Constructive Feedback 101

I’ve noticed lately that there’s an epidemic of people, especially writers who ask for feedback and instead get what I like to call a “flame review.” Aka, ripping the work and the author’s ego to shreds. This could not be more unproductive to everyone involved. So, given that I have a four year background in art school which required daily critiques, as well as a long term beta editor reader/editor for, I’m going to teach you how it’s done.

The correct way to critique a WIP (Work in progress) is as follows:

1. Read the WIP – sit down and actually pay attention to what you’re reading. If it’s bad, try to focus on the reasons you think that.

2. Make notes in the WIP – these are far more useful than a lot of the comments or corrections you will make later on, because they let the author know in the moment what was good and bad. And don’t be afraid to say if you really loved something too.

3. Find something positive to say about the WIP – For every one or two negative things you have to say, it’s imperative you find something positive to compliment as well. Sincerity is important, so no backhanded compliments here. Few people respond constructively with purely negative feedback. Helping someone blossom into a better writer or artist isn’t a process that happens overnight in one action. It’s an accumulation of many tiny actions. Encouraging growth is part of the process of giving a good critique. Tearing someone down takes only a moment. Building them up takes years of hard work from many people.

4. Find something that you didn’t like or needs to be improved in the WIP. Explain what it is, and the reason it needs to be improved. Be detailed. If you didn’t like a choice of words, say so. Indicate which word(s) it was. If you think a scene is weak, say so. But tell the writer why you think it’s weak. Be constructive and brutally honest when necessary, but also try to have a gentle touch. Remember, explaining what you don’t like is important too. Only saying nice things aren’t constructive to the writer either. Don’t be so nice that you don’t say what needs to be said. Still, remember, ruthless has no place in critique.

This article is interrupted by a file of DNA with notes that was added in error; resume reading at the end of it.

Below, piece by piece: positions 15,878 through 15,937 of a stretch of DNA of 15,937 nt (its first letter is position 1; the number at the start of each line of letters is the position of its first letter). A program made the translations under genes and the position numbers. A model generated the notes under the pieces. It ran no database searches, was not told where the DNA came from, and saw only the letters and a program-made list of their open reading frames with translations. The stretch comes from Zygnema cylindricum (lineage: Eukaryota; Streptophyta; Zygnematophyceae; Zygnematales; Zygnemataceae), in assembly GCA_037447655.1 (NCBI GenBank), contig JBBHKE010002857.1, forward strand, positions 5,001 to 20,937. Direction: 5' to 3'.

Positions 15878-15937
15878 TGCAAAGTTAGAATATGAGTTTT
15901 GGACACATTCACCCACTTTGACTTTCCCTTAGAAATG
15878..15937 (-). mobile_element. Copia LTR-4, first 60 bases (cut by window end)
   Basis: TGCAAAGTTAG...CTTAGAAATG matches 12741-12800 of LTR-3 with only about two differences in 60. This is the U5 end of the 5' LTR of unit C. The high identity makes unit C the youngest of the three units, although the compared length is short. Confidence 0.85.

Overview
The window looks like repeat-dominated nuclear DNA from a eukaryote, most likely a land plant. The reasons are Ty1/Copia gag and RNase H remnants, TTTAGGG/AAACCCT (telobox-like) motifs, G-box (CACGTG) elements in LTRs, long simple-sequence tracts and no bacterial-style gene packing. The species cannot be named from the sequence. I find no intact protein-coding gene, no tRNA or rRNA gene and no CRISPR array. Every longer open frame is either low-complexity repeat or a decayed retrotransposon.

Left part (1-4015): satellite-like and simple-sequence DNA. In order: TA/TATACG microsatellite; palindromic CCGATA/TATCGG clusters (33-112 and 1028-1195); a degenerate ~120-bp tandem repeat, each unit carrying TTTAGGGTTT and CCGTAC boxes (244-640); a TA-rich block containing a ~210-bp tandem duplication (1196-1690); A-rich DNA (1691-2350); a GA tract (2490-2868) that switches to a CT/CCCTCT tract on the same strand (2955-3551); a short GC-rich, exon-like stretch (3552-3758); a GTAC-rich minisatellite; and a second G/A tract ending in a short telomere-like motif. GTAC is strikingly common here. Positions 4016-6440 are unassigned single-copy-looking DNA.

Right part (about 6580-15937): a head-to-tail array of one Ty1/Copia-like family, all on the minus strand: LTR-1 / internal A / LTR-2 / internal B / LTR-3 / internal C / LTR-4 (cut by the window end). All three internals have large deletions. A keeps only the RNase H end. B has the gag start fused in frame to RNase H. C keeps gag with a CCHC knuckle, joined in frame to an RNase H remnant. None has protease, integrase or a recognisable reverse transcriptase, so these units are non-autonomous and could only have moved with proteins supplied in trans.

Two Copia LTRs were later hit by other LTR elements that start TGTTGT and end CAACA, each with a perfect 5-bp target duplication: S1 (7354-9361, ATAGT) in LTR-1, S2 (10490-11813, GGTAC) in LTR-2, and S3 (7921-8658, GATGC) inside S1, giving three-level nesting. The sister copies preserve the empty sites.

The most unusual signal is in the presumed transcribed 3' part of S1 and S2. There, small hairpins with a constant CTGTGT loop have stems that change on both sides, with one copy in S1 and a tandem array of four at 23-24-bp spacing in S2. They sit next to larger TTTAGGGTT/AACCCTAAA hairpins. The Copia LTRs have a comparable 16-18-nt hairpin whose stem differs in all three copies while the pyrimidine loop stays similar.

5. Repeat steps 3 & 4 as many times as necessary. One good thing for one or two bad things as often as you can. And when your critique is finished, wrap up with a soft touch. Organize your thoughts so that they have clarity. Reiterate what you think the worst problems are, but end with a encouragement and restatement of at least two things that you really liked and why you liked them. Use this moment to butter up the person you’re critiquing a little. They survived your review, so put a salve on the sting. If you can’t think of much else to say, try to find a way to tell them something positive about their writing style or their potential. Don’t just say “I love your style.” Why do you love it? Be descriptive. Be honest. Be gentle. Most of all, remember to treat people how you’d want to be treated.

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